Does a stretched impulse response tell you what frequencies are leading, and by how much? Good luck.  You would have a better chance decoding a German Enigma machine than divining the timing response over frequency out of the impulse. This brings us back to the heart of the problem with our original mission: we are trying to link the low frequencies of the main speaker (100 Hz) to the high frequencies of the subwoofer (100 Hz). The peaks of these two respective impulse responses are in totally different worlds. They are both strongly prejudiced toward the HF ranges of their particular devices which means the readings are likely to be the timings of 10 kHz and 100 Hz respectively. 

Simple answers for complex functions. Not so good.  That’s it for the moment. Next I will describe some of the different ways that impulse responses can be manipulated to give different answers and when and where the impulse response can provide an accurate means of setting delays.

********************** Part III ***********************************************

The linear basis  of the impulse response

 Those of us using the modern FFT analyzers that are purpose-built for pro (and amateur) audio have been spoiled. We have grown so accustomed to looking at a 24 or 48 point/octave frequency response display that we forget that this is NOT derived from logarithmic math. The FFT analyzer can only compute the frequency resp0nse in linear form. The quasi-log display we see is a patchwork of 8 or so linear computations put together into one (almost) seamless picture.  Underlying this is the fact that the composite picture is made up of a sequence of DIFFERENT time record lengths. Bear in mind that the editing room floor of our FFT analyzer is littered with unused portions of frequency data. We have clipped and saved only about half the freq response data from any of the individual time records.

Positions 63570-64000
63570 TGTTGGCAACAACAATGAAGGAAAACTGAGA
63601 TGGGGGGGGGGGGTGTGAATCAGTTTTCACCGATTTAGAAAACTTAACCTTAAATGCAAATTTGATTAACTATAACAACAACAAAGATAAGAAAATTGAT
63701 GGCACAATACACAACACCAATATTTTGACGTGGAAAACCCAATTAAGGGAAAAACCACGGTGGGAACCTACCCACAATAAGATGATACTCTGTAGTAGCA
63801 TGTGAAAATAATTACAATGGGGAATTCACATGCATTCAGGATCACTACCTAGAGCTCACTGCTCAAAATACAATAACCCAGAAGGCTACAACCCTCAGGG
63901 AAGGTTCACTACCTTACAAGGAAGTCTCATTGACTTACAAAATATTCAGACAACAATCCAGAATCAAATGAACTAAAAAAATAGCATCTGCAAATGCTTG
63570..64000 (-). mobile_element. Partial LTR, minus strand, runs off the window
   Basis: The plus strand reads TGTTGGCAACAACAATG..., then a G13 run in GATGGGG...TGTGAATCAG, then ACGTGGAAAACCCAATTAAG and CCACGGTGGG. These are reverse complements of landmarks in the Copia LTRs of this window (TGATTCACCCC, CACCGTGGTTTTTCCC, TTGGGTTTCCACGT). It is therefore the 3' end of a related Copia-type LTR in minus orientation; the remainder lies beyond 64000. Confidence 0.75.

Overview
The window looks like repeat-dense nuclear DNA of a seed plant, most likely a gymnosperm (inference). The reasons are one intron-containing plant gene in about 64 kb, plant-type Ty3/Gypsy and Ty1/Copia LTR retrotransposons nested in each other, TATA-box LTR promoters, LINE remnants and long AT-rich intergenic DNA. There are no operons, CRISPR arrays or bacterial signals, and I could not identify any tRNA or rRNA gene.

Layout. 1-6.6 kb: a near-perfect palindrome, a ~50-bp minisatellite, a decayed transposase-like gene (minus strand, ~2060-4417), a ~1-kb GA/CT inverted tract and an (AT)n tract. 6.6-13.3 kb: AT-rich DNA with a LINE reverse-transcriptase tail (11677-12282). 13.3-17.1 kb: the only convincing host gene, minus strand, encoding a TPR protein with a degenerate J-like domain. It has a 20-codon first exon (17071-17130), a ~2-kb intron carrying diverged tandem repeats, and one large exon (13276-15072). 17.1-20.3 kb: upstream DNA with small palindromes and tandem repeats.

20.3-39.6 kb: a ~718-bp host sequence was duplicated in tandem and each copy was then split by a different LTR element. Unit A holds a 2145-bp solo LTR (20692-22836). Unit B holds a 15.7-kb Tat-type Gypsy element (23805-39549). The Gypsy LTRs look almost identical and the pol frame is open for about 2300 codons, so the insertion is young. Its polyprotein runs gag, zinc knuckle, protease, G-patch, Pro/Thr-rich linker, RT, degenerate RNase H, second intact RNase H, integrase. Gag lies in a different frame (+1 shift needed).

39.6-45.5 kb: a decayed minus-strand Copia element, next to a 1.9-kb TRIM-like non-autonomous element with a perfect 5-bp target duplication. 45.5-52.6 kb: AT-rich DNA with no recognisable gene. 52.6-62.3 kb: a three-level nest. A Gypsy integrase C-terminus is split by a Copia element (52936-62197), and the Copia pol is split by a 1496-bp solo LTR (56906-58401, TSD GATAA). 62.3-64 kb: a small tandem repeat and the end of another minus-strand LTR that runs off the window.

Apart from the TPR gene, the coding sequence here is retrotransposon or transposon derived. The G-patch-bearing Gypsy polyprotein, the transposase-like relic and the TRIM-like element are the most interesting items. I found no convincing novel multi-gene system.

How does this apply to the impulse response? Very big. The impulse response is derived from the transfer function frequency response (amp and phase). It is a 2nd generation product of the linear math. The IR is computed from a single frequency response – from a single time record – which means it comes from LINEAR frequency response data.  The inverse fourier transform (IFT) cannot be derived from the disected and combined slices  we use for the freq response. The IR cannot contain equal amounts of data taken from a 640 ms, 320 ms, 160 ms…. and so on down to 5ms  to derive it response. Think it through……… there is a time axis on the graph. It has to come from a single time event.

The IR we see comes from a single LINEAR transform. The importance is this: linear data favors the HF response. If you have 1000 data points, 500 of them are the top octave, 250 the next one down and so on. This means that our IR peak – where the “official” time will be found, is weighted in favor of the highest octave. If you have a leading tweeter, The IR will find it ahead of the pack (in time and level). The mids and lows will appear as lumpy foothills behind (to the right) of the Matterhorn peak. If you have a lagging tweeter, the IR will show the lumpy foothills ahead of the peak (to the left), but the peak will still be the highest point.  Our peak-finding function will still be drawn to the same point – the peak.

Now consider a comparison of arrival between two speakers – if they both extend out to 16 kHz (mains and delays) then the prejudice of the IR in favor of the HF response evens out. If we find the arrival time for both we can lock them together. Their response will be in phase at 16 kHz and remain in phase as we go down – (TO THE EXTENT THAT THE TWO SPEAKER MODELS ARE PHASE MATCHED).  This is a PARALLEL operation. 10kHz is linked to 10 kHz and 1k to 1k and 100 to 100 for as long as they share their range. If the speakers are compatible, one size fits all and the limitations of the IR are even on both sides of the equation. If they are not compatible over frquency, we will need to see the PHASE response to see where they diverge, and solutions enacted within this viewpoint. – later on that.

Now back to the subs…………

It should be clear now that the linear favoritism over frequency will NOT play out evenly in joining a sub to a main speaker. This is also true of aligning a woofer and tweeter in a two-way box. This problem holds for ANY sprectral crossover tuning. Linear frequency math does not have a and fair and balanced perspective over frequency. If you are looking at devices with different ranges they are subject to this distortion.  The location of the peak found in our IR is subject to the linear focus. If the main speaker is flat the peak will be found where there are more data points: the top end – 4 to 16 kHz. All other freq ranges with appear RELATIVE (leading or lagging) to this range. If you have a speaker that is similar to 100% of the speakers I have measured in the last 26 years, then one thing is certain: the response at 100 Hz is SUBSTANTIALLY behind the response we just found at 8 kHz.